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Lecture 6

BIOLOGY 1M03 Lecture Notes - Lecture 6: Continental Drift, Plate Tectonics, Sympatry

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Jon Stone

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BIOLOGY 1M03- Chapter 26: Speciation Part 2
26.2 Isolation and Divergence in Allopatry
Genetic isolation happens routinely when populations become separated physically
Physical isolation, in turn, occurs by dispersal or vicariance
Dispersal occurs when a population moves to a new habitat, colonizes it, and forms a
new population
Vicariance occurs when a physical barrier splits a widespread population into subgroups
that are physically isolated from each other
Speciation that begins with physical isolation via either dispersal or vicariance is known
as allopatric speciation
Populations that live in different areas are said to be in allopatry
Biogeography a research field in which geographic distributions for species and
populations are analyzed describes how colonization and range-splitting events occur.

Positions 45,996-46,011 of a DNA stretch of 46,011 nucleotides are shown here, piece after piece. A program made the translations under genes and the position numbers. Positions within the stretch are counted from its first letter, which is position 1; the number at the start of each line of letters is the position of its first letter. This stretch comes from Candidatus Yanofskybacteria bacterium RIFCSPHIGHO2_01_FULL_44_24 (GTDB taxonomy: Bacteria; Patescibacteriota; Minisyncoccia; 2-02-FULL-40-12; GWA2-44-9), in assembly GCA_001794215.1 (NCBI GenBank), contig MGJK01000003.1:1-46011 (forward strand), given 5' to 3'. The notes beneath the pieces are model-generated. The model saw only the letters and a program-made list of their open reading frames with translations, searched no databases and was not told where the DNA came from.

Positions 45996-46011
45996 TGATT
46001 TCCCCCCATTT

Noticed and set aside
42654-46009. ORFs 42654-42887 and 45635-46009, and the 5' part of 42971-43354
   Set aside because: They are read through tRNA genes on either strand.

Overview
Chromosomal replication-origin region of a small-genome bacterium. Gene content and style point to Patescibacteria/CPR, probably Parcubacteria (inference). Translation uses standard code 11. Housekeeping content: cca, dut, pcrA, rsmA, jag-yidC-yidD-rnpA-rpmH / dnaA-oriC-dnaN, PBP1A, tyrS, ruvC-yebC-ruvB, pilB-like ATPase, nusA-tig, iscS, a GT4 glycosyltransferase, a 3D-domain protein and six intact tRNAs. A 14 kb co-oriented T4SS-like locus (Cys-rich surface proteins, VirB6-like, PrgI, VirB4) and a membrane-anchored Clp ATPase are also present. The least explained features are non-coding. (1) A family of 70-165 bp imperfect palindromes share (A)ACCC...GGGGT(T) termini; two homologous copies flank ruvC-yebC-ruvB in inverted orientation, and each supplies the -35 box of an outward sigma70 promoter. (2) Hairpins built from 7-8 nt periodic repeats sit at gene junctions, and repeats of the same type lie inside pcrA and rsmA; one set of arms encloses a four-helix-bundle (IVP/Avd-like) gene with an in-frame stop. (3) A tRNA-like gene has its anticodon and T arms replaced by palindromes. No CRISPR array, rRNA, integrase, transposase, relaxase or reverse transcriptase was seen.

Dispersal and colonization isolate populations
Colonization events often cause speciation because the characteristics for the
colonization population are likely to be different from the characteristics for the source
Physical separation reduces gene flow, and genetic drift via the founder effect which
causes old and new populations to diverge rapidly
Natural selection may cause divergence if the newly colonized environment differs from
the original habitat
Vicariance isolates populations
Vicariance events during the last ice age, when glaciers served as physical barriers, are
thorough to have been responsible for the origin of many modern species
Over the longer term, continental drift (continental plate movements explained by the
theory of plate tectonics) separated species physically
Physical isolation of populations via dispersal or vicariance produces genetic isolation,
the first requirement for speciation
When genetic isolation is accompanied by genetic divergence due to natural selection,
genetic drift, mutation, and possibly biased mating; speciation results
26.3 Isolation And Divergence In Sympatry
Populations or species that live in the same geographic region (close enough to make
interbreeding possible) live in sympatry
Researchers used to think that speciation involving sympatric populations was
impossible because gene flow is possible
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